Between the 20th and 28th of October, two ASEED’ers travelled to Strasbourg, France, to take part in a study session on youth activism. Direct action has been prominent in the work of ASEED in previous months, between the Lutkemeer actions, Free the Soil and holding discussions around the topic of direct action strategies and tactics. Therefore, this study session came at a perfect time, allowing us to dive deeper into our own activism and how it fits into a European context.
The week long session was organised by the Federation of Young European Greens (FYEG) and titled: “Actions Speak Louder Than Words – Youth Engagement, Grassroots Activism and the Future of Democracy”. FYEG are an umbrella organisation for all youth groups working in the area of green activism from all around Europe. The aim of these events is to connect groups working on similar struggles from east to west, and from north to south.
The week started with getting to know each other and delving into mass movements of the past 30 years, such as the Gezi protests, The Environmental Liberation Front (ELF), the Battle of Seattle and many more. The Gezi protests started in the Taksim Gezi Park, Istanbul in 2013 when it was threatened by new urban development plans. To hear stories from people who had experienced it first-hand, allowed participants to ask deeper questions about how this movement connected to the wider socio-political context Turkey at the time. From looking at the map on the right you can see what began as a protest to save a park in Istanbul, grew into a permanent camp where many different groups came together to protect a communal space threatened with destruction.
Going forward from this historical perspective, more conceptual and ‘present day’ workshops took place. The topics included institutional politics, neo-colonialism and post USSR societies. The latter was the most profound to us. It was a panel discussion in which thirteen participants from eastern Europe were given space to explain how this history affects their society today. Many of the expected effects were common throughout
all countries such as architectural evidence, old soviet style statues, and Russian still being a widely spoken language. However, there were also quite specific effects in each of the countries.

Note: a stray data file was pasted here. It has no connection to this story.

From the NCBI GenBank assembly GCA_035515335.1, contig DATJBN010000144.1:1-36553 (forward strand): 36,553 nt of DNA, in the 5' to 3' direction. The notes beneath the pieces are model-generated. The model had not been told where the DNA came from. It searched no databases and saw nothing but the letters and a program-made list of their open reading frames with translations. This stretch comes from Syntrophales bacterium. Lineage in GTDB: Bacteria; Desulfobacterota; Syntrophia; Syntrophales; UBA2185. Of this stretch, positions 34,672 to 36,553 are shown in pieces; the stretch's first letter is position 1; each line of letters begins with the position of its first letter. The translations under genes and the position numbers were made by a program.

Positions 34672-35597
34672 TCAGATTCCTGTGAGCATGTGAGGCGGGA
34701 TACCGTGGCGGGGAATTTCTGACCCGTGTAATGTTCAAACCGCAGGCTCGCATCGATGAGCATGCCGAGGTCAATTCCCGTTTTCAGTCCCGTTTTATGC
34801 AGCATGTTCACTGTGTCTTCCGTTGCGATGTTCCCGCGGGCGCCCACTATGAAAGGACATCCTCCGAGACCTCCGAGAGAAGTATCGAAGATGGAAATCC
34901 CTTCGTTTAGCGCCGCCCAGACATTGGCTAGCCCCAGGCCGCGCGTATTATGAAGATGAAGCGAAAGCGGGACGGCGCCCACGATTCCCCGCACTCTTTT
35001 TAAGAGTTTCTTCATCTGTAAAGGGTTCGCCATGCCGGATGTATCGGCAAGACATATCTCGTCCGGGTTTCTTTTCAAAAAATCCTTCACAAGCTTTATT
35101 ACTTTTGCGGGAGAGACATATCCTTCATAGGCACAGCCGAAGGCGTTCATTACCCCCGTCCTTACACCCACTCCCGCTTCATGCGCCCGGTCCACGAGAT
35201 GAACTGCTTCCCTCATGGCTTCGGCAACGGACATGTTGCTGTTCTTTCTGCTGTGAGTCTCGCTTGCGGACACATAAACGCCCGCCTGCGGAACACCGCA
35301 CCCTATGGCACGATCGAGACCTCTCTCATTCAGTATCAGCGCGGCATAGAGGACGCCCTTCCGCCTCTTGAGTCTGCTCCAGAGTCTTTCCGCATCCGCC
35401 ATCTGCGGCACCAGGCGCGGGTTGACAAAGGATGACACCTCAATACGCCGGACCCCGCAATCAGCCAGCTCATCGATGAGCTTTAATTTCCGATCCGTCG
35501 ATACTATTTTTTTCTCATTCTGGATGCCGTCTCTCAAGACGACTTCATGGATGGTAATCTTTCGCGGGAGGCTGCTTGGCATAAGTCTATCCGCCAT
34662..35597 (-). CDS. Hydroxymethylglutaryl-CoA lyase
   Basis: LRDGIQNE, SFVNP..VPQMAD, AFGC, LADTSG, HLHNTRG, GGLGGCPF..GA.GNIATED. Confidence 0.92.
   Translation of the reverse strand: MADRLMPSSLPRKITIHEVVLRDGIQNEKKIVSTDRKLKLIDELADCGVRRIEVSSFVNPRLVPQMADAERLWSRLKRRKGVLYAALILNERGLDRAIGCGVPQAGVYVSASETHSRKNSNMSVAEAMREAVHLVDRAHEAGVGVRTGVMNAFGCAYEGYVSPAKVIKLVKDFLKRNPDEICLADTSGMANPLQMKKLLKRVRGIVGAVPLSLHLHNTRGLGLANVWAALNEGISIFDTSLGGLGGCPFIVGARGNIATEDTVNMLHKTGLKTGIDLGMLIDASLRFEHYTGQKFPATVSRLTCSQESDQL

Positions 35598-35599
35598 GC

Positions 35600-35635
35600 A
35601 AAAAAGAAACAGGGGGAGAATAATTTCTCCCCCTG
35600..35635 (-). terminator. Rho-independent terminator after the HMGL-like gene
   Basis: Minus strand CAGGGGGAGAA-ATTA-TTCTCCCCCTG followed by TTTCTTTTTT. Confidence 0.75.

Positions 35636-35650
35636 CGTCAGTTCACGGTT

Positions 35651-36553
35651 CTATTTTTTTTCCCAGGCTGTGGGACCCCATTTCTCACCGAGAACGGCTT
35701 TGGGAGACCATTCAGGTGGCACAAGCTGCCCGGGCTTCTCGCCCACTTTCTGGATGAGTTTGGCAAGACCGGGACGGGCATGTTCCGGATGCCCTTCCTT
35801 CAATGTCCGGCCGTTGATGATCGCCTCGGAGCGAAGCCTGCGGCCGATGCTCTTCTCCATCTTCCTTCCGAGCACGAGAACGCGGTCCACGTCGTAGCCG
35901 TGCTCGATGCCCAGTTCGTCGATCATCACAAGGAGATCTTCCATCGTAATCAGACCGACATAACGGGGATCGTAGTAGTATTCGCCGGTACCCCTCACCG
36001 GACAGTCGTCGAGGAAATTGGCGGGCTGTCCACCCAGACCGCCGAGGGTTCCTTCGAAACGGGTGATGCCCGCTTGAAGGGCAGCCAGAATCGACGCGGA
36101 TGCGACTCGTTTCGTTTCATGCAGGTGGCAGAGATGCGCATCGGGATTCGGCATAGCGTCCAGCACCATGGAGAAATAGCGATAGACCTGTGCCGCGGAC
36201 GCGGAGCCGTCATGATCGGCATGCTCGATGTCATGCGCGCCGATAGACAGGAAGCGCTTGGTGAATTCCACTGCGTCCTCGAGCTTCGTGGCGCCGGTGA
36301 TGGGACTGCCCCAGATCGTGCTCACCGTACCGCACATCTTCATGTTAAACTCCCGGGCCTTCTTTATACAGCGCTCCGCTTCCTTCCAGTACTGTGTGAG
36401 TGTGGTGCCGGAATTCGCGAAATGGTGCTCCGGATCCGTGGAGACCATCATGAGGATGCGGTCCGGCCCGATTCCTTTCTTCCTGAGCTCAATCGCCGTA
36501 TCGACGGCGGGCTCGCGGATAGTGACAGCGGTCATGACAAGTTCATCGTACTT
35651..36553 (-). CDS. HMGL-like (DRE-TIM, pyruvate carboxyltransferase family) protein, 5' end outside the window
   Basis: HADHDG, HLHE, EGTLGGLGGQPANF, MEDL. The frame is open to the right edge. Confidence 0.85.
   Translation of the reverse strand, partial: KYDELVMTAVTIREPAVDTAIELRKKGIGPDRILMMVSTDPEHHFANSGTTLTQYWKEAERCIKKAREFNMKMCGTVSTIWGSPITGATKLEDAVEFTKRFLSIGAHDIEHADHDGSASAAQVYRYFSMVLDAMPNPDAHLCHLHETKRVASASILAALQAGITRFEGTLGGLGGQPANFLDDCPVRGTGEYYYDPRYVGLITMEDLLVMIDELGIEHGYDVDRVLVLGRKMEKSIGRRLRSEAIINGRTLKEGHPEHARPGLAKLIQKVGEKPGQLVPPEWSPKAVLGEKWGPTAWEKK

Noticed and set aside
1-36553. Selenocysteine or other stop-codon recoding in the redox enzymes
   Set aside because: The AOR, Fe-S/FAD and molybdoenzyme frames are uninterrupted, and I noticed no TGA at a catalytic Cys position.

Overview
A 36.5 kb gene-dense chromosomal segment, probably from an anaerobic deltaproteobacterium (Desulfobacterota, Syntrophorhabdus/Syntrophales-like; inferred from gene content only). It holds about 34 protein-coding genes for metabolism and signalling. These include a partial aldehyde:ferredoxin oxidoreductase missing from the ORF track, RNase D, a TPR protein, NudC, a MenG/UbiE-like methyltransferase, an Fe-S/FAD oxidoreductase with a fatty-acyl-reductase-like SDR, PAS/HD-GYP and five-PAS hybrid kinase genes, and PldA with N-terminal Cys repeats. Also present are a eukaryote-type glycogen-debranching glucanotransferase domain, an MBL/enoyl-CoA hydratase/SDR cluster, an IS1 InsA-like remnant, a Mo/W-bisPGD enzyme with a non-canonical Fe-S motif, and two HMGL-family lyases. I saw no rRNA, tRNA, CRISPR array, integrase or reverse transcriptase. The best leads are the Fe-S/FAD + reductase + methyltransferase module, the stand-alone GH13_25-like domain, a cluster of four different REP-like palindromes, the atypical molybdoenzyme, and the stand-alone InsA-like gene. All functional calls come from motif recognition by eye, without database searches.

Participants from Georgia spoke about how it is hard to advocate for socialism nowadays, as many people can’t detach it from totalitarianism due to the experience under Stalin. It was clear this experience had defined the perception of socialism for many people within post-soviet countries – whether that be a positive or negative perception. Others spoke of the positives of the soviet era, most prominently the freedom of movement for all classes within the USSR. It was stated that it is now very difficult and expensive to travel to Moscow for people without much disposable income from Azerbaijan for example. Additionally, with conflicts existing between some post-soviet countries this still limits movement of people today. In eastern Germany, it was stated that the hardship experienced after unification can sometimes be used as a justification for anti-refugee rhetoric.
One of the other important things to bring forward from the talks about activism in post-USSR countries and Turkey is how different the circumstances are for activism throughout Europe. Access to rights are very differentiated from country to country, for example how police use violence to quell protest. It was evident from this that there is an imbalance of what kind of activism we can do in countries such as the Netherlands without risking long term imprisonment or severe violent attacks from the police compared to other countries, such as Turkey, where demonstrations are quickly shut down. That said, this lack of right to assemble is of course present in the Netherlands, most notable with the current kick-out zwarte piet demonstrations.
Moving on from experiences of activism on the country level, we came back to the individual. We talked about the different motives that drive young people to engage with activism. One workshop was specifically designed to open this discussion. During the workshop we had to explore in what way different identity markers were driving or limiting our activism. This was done by walking around a room in which different categories had been marked out on the floor, such as: religion, gender, age, ethnicity, class, sexuality and nationality. It was quite profound for everyone to realise how everyone in the workshop had such varying different starting points for their activism. This fed into a larger debate regarding privileges and their connection to our activism.
The workshop braided itself into the talks about mental health later in the week. Because it would show that the ways we react to the activism we do, is related with why we do activism.
One of the last sessions we took part in was on activism and mental health. Something we tend to neglect within our activist groups which often leads to burn outs. It turned out to be very emotional for the whole group. First, we individually had to reflect on how we connect mental health with our own activism, it gave a variety of aspects on our mental health concerns. After this we continued the discussion in smaller groups, where we also had to come up with solutions and different forms of support systems that we can make in activist groups. Some of the suggestions where:
- Being able to separate your activist self from some parts of your life.
- Be better at checking in with each other in your groups.
- Make clear that it is okay to take a break.
- Therapy is important.
Overall, it was a week full of listening and learning. What we have written above is only a small part of all the activities and workshops we experienced through the study session. Most prominently, connecting with activists across Europe and the world proved how much we can always learn from each other.